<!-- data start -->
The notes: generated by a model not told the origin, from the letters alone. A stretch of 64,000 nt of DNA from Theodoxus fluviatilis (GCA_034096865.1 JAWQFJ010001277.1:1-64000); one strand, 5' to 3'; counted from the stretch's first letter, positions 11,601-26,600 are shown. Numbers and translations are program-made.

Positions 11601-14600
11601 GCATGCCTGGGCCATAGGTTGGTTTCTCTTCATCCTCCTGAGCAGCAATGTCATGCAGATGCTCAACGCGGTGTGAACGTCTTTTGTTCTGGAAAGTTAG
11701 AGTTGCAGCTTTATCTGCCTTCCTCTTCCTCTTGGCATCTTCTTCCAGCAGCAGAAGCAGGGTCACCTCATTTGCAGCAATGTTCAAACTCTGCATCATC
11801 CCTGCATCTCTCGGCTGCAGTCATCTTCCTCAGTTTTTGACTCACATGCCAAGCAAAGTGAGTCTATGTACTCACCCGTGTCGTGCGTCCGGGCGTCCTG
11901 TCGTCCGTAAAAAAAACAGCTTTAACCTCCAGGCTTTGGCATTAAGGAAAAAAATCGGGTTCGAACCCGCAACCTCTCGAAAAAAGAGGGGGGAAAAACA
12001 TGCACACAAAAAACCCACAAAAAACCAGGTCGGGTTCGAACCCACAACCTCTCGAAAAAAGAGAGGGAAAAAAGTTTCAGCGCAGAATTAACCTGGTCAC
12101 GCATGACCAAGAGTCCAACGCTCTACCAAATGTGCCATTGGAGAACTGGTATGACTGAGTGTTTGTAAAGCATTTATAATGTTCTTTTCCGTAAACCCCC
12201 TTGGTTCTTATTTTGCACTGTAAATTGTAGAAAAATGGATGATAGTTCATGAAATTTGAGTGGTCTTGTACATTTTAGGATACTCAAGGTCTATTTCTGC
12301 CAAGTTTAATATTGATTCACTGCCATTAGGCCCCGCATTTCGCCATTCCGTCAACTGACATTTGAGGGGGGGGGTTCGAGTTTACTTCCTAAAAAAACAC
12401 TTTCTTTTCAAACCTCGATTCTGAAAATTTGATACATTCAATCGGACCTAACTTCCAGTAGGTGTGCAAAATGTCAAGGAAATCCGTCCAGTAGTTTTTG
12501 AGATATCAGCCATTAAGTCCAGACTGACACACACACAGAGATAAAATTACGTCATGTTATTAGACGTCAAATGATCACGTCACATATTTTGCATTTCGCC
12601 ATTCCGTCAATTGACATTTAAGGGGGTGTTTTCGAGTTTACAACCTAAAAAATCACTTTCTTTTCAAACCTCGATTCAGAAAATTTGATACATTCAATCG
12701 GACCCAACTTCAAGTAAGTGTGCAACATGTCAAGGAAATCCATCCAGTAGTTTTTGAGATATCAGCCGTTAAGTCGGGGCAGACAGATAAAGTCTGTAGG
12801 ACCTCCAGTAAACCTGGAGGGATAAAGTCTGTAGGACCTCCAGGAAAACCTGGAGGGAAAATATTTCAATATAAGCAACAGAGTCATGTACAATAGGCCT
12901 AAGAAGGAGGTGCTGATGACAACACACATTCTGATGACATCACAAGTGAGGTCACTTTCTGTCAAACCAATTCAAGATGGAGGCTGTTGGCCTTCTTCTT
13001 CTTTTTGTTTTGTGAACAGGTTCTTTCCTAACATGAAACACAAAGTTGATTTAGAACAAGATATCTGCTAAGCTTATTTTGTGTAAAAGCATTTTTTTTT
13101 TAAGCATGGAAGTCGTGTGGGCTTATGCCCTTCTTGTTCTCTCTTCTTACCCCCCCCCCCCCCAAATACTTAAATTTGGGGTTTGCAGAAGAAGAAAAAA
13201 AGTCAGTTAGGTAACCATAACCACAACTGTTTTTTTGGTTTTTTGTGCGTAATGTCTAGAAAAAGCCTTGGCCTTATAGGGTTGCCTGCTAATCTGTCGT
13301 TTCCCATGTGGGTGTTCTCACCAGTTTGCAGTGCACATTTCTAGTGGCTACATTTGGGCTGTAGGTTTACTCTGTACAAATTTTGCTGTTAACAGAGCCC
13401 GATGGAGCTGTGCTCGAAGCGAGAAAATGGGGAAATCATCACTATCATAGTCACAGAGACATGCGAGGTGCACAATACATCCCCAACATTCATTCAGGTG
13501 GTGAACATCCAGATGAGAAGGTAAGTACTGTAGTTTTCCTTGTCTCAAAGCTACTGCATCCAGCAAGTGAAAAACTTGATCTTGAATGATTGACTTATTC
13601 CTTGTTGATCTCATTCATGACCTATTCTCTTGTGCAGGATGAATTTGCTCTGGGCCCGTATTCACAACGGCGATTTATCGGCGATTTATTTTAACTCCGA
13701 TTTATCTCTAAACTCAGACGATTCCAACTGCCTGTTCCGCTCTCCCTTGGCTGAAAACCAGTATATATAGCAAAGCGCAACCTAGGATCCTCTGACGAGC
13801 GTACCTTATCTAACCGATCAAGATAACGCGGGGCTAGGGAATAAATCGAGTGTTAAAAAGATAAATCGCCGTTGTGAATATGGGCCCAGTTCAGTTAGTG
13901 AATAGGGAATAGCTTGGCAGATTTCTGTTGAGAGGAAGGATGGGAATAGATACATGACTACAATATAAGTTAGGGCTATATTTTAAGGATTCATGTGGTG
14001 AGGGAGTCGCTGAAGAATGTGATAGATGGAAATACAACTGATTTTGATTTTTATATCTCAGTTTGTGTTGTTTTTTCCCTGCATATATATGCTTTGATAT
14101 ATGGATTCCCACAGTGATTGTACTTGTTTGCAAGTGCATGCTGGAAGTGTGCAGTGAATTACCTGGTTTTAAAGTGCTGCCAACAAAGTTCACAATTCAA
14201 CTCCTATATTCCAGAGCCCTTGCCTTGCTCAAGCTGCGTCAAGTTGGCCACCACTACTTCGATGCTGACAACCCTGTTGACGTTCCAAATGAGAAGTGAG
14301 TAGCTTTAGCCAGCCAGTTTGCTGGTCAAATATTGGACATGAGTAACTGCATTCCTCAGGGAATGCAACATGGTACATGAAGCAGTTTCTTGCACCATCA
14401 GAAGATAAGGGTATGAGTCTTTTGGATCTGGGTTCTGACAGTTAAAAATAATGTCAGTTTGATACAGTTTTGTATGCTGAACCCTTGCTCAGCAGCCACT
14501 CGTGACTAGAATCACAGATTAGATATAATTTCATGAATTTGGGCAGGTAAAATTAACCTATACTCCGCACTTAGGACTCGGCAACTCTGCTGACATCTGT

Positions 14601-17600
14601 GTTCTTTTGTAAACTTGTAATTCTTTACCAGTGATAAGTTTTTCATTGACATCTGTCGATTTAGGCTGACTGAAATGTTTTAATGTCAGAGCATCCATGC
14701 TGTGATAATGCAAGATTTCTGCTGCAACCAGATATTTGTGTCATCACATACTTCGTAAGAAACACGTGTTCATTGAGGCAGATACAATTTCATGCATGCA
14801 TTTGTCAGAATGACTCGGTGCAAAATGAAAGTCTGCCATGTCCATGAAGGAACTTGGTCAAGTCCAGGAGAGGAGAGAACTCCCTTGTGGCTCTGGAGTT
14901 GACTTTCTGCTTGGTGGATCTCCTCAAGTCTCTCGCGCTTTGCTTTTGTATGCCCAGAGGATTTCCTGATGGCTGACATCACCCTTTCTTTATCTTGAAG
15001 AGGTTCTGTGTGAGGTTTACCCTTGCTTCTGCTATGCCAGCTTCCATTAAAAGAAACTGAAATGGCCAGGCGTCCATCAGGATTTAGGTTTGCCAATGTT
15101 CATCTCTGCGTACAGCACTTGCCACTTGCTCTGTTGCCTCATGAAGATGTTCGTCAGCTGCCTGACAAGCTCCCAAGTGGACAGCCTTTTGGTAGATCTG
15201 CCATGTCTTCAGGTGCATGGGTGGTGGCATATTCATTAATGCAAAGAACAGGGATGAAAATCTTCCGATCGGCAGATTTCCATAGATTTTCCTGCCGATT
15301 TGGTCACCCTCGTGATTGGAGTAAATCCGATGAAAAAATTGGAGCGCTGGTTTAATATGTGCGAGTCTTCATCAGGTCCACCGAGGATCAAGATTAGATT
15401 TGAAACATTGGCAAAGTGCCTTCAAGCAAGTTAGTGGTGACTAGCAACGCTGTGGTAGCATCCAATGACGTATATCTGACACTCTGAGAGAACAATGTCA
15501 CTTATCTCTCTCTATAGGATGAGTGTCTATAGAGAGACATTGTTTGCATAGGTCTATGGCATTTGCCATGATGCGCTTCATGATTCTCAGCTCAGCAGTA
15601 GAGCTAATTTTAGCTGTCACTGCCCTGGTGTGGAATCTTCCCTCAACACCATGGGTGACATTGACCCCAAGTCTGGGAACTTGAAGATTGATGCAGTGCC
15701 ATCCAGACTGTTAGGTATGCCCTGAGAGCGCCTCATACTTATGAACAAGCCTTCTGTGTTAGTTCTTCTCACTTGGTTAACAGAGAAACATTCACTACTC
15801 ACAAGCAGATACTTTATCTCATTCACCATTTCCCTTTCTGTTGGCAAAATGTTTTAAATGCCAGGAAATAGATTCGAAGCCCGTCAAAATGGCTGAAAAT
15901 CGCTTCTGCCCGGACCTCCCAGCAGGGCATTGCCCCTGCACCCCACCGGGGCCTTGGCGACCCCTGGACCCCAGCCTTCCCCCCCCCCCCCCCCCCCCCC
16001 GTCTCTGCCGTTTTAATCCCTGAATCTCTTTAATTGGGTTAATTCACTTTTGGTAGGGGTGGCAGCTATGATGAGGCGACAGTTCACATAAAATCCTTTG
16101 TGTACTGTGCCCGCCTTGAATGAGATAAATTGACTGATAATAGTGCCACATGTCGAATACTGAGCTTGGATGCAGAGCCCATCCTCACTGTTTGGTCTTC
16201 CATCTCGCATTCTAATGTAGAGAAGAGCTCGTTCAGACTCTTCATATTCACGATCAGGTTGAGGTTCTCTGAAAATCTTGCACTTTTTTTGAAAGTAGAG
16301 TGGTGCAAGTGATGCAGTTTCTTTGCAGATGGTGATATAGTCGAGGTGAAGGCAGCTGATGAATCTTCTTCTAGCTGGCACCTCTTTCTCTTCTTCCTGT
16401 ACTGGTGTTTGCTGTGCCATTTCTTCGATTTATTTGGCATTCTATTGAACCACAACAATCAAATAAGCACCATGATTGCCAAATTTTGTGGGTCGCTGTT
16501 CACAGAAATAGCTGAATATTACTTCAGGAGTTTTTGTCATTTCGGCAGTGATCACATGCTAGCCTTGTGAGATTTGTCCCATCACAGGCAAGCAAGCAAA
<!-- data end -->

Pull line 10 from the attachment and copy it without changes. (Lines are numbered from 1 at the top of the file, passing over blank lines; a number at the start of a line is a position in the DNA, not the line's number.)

12301 CAAGTTTAATATTGATTCACTGCCATTAGGCCCCGCATTTCGCCATTCCGTCAACTGACATTTGAGGGGGGGGGTTCGAGTTTACTTCCTAAAAAAACAC